Now this is cool. We've already got contextual ads. We've already got behavioral ads. But we all know how much fuckery can sometimes come from those automated solutions. Wouldn't it be cool if the content of banners were matched to the content of the page by an actual, intelligent human being as opposed to a garbage in/garbage out, brainless computer?
Crowdsourcing meets sci-fi meets a quasi-virtual world in Mountain Dew's exploding head-inducing campaign, DEWmocracy.
Supported by traditional advertising, DEWmocracy paints a dismal future filled with corporate suits that travel in the backs of pick-up trucks, and where high fructose corn syrup is considered a magical elixir capable of overthrowing big brother.
Through the site, the Dew ultimately aims to put consumers on an adventure to come up with its newest flavor and packaging, while grabbing as much marketing data on its brave virtual freedom fighters.
Fresh with ideas from his performance in Battlefield Earth, Forest Whitaker helped entertainment concept firm Protagonist in creating this brave dew world.
Here's a Vodafone ad by BBH, London. The premise is that Vodafone can turn our accumulated in-between time into something truly meaningful.
We're pleased to say the ad itself surprised us. Not in that ostentatious way where you're like, "Hey, I thought there was sex involved but it was just somebody getting tattooed!" or "Hey, I never would have guessed that sex scene was going to devolve into slapstick comedy about sensitive teeth!"
Even though Facebook has backed off its Beacon advertising system which many people called invasive, a recent Computer Associates study finds Facebook still snoops into user's affiliate site activity. Computer Associates PestPatrol Research Engineer, writing on the company's blog said, "Facebook is collecting information about user actions on affiliate sites regardless of whether or not the user chose to opt out, and regardless of whether or not the user is logged into Facebook at that time."
We heard about this guy at our local mall who, under the guise of shoe shopping for his wife, convinced women to let him examine their shoes up close. Then, while they were primping and posing for him, he'd tear their shoes off and start sucking on their toes.
Eventually, this man was caught.
We're bringing this up because in early '08, Shoetube.tv will be launching.
For the Philips Sonicare UV Sanitizer toothbrush, Tribal DDB, NY gives us an opportunity to explore somebody else's bathroom. To scavenge its germs.
eBillme's been emailing us off the hook about this CGA contest they conducted awhile back. They claim they're beating all the big guys like Home Depot and Pepto Bismol, who (scoff) have to pay for sponsorship and still don't win the hearts and minds of the body public.
Okay. But seriously, it doesn't take much nudging to get some emo kid to make a YouTube confession. Wave some cash in his face, and he'll probably air his family's dirty laundry, too.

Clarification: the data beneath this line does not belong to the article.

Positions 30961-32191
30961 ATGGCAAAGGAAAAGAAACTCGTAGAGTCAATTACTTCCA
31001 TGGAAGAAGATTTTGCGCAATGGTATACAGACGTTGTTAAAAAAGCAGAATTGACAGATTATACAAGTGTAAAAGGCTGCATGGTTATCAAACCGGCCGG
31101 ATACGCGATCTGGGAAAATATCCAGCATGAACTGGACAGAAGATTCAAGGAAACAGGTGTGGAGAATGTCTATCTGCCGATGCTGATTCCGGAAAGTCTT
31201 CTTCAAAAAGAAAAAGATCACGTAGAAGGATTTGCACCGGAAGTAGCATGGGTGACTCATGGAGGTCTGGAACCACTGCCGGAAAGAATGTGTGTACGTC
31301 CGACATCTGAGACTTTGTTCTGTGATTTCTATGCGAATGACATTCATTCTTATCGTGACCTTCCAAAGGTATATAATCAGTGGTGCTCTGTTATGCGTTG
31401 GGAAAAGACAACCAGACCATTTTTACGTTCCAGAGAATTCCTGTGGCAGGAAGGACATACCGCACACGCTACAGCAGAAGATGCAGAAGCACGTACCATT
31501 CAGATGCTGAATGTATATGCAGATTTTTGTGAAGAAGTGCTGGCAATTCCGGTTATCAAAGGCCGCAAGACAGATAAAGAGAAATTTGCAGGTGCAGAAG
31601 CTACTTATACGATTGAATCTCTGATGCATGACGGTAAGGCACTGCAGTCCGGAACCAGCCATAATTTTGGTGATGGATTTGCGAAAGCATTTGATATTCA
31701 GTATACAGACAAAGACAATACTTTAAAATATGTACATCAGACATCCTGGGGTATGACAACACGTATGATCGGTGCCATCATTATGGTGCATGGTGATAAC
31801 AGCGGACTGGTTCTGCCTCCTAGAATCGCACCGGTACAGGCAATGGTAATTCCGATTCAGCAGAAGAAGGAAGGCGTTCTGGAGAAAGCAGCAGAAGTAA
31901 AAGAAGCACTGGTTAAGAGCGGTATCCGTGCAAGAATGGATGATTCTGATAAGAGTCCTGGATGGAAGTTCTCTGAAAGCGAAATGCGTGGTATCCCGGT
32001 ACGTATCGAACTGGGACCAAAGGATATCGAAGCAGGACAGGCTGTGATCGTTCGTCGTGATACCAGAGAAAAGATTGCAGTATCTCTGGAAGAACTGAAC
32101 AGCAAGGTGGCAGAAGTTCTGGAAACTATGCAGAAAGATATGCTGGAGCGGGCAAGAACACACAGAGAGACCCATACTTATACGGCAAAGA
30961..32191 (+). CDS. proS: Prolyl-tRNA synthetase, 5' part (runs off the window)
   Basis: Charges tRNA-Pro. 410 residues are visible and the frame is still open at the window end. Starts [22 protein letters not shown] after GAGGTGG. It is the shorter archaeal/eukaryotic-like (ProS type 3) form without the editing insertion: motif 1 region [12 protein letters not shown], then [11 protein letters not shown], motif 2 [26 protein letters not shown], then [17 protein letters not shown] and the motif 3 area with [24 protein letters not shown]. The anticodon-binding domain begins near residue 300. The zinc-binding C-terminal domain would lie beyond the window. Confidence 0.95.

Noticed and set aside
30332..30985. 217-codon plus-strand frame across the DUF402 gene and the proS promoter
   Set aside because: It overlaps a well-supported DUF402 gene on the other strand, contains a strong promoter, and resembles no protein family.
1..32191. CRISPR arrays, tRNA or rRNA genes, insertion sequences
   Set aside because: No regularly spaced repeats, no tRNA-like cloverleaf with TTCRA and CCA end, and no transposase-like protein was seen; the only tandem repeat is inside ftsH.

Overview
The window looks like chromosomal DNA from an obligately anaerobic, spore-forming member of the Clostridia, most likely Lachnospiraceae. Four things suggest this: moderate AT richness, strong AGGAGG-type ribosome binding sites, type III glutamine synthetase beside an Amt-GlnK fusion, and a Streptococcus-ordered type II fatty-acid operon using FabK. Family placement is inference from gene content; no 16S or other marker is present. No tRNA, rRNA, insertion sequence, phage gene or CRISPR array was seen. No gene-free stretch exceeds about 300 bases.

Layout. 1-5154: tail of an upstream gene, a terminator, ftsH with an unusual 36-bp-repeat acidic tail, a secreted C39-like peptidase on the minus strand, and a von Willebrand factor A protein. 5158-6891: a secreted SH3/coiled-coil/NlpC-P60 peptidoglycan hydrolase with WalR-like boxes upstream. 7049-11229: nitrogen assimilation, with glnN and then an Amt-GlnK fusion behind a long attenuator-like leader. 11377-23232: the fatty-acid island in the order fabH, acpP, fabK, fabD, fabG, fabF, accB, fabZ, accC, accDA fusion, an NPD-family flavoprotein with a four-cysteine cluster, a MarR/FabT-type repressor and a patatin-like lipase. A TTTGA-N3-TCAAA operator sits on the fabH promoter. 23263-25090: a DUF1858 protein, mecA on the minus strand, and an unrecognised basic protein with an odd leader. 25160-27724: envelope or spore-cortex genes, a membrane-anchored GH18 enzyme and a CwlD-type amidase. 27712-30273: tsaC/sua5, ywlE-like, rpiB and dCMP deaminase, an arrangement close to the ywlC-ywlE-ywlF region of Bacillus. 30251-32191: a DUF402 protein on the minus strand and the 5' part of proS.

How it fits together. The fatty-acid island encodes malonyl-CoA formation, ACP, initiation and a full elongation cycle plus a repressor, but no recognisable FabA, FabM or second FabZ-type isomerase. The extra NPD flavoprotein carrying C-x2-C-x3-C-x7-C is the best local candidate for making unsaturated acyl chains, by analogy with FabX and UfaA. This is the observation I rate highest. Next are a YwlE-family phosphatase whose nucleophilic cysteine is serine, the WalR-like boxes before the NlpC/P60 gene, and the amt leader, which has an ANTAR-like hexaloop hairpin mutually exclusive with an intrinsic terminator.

Trying to capitalize on the success OfficeMax has had with ElfYourself, American Express' new Holiday Rockstar campaign invites users to turn themselves into one of Oddcast's "virtual characters."
If you're not familiar, Oddcast creates those creepy characters whose eyes follow your cursor and start blabbing away without first asking permission.
Though songs from Mariah Carey's holiday album are strangely missing, the service also allows you to sing one of three holiday songs by calling a number. You can then send your holiday greeting to a loved one, most likely resulting in uncomfortable laughter.
However, when we tried uploading two different headshots, it ended in the window crashing, immediately evoking the disastrous SimpsonizeMe tool. Good thing there are back-up characters.
If you're sick of winding mountain road car commercials, check out this mountainous region road car website for Land Rover. Really, it's different. As you wind your way through beautiful vistas while an orchestrally supported piano swells in the background, you can stop at various points to check out the vehicles features. It's all very Zen. And slow. And visually beautiful. And slow. And soothing. And slow. And...zzzzz...oh, sorry, we fell asleep there for a minute.
OK, now that we've downed our grande, non-fat, extra hot, extra shot, no whip, no foam, white mocha latte, we feel better and can you the site also offers you the ability to select the features you are interested in and create a customized, downloadable PDF for your offline viewing pleasure which is a good thing because you're going to need to lay down in bed to read it as you drift gently into a restful sleep, soothed by the site's relaxing music and...zzz...
Check out this subsite, "Who is Fermin?" It reminds us a lot of that Don Fielding thing we loathed so much.
Put together by GrupoW, the subsite is the continuation of a "Let's Save Fermin!" campaign released in August, which Adverblog covered.
The site brings us to the dusty streets of Pamplona. There's a man running for his life (Fermin!). The object is to drag a rope backward with your cursor to find out what's chasing him (which includes a bear, a pack of wolves, a psychotic butcher, a rhino, etc).
Confusingly, once you get to the very end of the rope, the scene changes to an ad for Rexona for Men, which supposedly has a million molecules of antiperspirant protection.
We don't get it. So would Rexona's millions of protective molecules put off Fermin's pursuers, or just ensure him amazingly dry 'pits while he runs for his fucking life?